“What We Want” by Mary Oliver

The area in which I live and work is now in hour 46 of what we think is a 48-hour electricity blackout. We “hope” the lights come back at 6pm today. When this dumsor started so many hours ago, I forget when, we thought it would last for the “usual” 12 hours.  There’s been no announcement nor explanation for this extended period.  This is the new normal in customer service from the Electricity Corporation of Ghana. It continues to unsettle; Ghana has been in the grips of electricity load-shedding for years now.

I woke up dejected and feeling rejected. It’s been a trying time — floods and fire last week killed over 200 Ghanaians in Accra— and my nerves, my strength are failing. I so desperately need the magic of poetry but perusing my old favorites was not satisfying. Then I came across the Mary Oliver poem below.  It will do.

Mary Oliver is an American poet. Enjoy.

What We Want

In a poem
people want
something fancy,

but even more
they want something
inexplicable
made plain,

easy to swallow—
not unlike a suddenly
harmonic passage

in an otherwise
difficult and sometimes dissonant
symphony—

even if it is only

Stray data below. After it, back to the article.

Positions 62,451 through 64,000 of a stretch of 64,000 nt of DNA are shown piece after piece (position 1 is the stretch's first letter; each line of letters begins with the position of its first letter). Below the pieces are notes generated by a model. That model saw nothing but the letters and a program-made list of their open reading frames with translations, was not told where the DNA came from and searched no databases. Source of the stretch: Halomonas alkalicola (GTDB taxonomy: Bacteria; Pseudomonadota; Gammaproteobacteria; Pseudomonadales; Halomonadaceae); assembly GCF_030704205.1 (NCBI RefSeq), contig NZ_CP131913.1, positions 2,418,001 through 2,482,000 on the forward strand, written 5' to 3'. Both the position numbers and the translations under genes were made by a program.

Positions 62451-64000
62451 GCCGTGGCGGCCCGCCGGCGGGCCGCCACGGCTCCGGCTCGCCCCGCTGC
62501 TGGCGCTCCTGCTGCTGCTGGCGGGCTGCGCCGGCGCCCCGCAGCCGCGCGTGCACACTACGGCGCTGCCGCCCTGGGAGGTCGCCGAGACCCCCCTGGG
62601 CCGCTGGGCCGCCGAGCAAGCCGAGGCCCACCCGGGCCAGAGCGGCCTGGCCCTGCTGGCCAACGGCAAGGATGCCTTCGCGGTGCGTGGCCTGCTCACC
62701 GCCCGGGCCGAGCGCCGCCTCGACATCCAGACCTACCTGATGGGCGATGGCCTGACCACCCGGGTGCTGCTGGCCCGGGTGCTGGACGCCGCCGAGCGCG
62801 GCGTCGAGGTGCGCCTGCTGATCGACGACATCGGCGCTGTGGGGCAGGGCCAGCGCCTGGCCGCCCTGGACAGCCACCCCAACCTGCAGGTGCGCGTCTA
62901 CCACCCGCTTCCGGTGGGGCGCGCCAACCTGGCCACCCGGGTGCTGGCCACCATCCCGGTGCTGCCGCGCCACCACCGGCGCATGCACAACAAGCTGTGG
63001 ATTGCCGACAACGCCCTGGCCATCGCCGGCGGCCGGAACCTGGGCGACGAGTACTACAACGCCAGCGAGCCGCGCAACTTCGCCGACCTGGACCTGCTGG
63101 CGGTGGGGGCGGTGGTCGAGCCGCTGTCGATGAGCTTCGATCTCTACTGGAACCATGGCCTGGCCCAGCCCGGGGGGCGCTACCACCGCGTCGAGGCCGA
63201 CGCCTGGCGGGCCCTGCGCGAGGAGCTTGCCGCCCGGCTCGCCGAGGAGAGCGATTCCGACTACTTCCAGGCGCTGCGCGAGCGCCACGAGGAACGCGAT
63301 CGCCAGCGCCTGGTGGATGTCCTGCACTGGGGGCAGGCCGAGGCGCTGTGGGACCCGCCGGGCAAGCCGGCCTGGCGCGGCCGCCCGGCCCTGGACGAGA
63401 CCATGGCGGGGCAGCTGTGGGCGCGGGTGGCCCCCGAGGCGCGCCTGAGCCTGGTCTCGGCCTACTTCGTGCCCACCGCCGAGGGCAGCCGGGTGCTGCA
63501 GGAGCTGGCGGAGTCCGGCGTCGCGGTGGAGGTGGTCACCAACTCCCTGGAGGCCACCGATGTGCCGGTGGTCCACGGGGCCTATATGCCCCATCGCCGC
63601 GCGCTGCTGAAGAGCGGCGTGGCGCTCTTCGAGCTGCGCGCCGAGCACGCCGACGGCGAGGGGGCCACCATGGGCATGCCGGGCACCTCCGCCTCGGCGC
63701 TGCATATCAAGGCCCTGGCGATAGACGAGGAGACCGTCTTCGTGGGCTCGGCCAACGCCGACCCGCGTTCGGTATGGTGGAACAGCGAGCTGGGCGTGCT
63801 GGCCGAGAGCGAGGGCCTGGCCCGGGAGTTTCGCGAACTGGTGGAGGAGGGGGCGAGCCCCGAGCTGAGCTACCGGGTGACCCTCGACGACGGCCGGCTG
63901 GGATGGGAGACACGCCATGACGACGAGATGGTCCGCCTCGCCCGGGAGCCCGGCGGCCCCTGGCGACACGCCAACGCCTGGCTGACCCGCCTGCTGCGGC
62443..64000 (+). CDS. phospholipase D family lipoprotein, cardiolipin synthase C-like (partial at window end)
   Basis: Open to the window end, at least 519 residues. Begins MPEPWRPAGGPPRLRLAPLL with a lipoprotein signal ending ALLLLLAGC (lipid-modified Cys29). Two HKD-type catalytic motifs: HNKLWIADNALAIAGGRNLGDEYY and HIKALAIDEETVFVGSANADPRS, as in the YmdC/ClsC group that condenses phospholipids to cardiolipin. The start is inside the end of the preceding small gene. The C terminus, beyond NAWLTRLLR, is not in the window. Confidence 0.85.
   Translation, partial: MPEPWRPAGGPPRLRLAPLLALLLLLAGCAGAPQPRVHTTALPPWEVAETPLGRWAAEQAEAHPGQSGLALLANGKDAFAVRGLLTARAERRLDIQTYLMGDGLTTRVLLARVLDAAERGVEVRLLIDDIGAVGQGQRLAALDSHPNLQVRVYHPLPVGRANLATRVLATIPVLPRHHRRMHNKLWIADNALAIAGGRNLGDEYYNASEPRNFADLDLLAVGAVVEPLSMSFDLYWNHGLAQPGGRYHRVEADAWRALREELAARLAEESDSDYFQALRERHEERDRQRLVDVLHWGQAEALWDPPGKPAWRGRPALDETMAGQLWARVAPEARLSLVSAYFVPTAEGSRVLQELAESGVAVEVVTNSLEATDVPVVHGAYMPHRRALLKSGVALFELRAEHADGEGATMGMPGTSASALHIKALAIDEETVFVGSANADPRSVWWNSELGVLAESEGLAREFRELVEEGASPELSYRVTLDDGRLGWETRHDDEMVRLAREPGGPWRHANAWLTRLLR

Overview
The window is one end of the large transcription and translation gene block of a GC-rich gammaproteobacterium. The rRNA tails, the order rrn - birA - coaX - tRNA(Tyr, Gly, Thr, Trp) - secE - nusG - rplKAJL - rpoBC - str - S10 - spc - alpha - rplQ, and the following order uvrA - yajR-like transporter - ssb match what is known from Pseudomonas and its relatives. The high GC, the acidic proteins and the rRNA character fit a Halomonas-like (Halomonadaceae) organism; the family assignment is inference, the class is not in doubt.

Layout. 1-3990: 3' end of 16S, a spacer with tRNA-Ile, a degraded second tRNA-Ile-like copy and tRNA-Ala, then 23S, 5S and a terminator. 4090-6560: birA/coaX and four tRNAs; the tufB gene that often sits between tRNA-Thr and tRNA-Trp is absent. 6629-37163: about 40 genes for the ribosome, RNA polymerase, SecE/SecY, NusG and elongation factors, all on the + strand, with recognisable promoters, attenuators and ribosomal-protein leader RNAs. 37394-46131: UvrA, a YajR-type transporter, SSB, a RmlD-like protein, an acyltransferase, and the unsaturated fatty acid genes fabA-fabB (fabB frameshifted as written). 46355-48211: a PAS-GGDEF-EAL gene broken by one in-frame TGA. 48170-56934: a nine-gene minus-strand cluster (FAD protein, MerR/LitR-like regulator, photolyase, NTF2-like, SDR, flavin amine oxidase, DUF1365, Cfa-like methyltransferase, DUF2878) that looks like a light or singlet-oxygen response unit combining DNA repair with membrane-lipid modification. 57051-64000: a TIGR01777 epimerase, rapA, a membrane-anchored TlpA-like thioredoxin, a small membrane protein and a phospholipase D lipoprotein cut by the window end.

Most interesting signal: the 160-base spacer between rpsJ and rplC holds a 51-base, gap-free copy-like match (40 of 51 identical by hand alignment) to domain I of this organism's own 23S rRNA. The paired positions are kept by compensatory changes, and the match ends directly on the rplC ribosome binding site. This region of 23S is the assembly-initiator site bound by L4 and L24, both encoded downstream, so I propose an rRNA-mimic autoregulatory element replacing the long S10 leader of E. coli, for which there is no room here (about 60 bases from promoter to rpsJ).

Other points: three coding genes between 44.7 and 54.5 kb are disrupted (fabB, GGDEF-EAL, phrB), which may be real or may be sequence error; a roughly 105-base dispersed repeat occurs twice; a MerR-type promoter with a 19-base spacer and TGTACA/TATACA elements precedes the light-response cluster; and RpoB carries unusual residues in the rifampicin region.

for the moment
of hearing it.

– by Mary Oliver

 

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4 comments

  1. A nice poem apt for your or should I say our situation. At least my area has about 48 hours lights before it goes off. 🙂 It shall be well, what else can I say? 🙂

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  2. Unlike many people, I am not a Mary Oliver fan. However, as you say, this poem will do. If you want to read something different and my favorite author, find the book “Storyteller” by Leslie Marmon Silko from Laguna Pueblo. Great poems, anecdotes, and several superb short stories.

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  3. That must be so frustrating, I remember when I visited Lagos for my friends wedding the electricity went out in the neighbourhood and they all said it was because of the wedding, I felt sorry for all the neighbours that had to suffer as well, while they negotiated to get it turned back on!

    Mary Oliver sounds like a must read poet, one I keep hearing of and yet have not read a collection yet, lucky for you she was near at hand.

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  4. I’m so sorry to hear about these trials, Kinna – and I hope you have your power restored by now. Unsettling, for sure.

    I love this poem, and it seems perfect for you — and many other — situations. Thanks for posting it. 🙂

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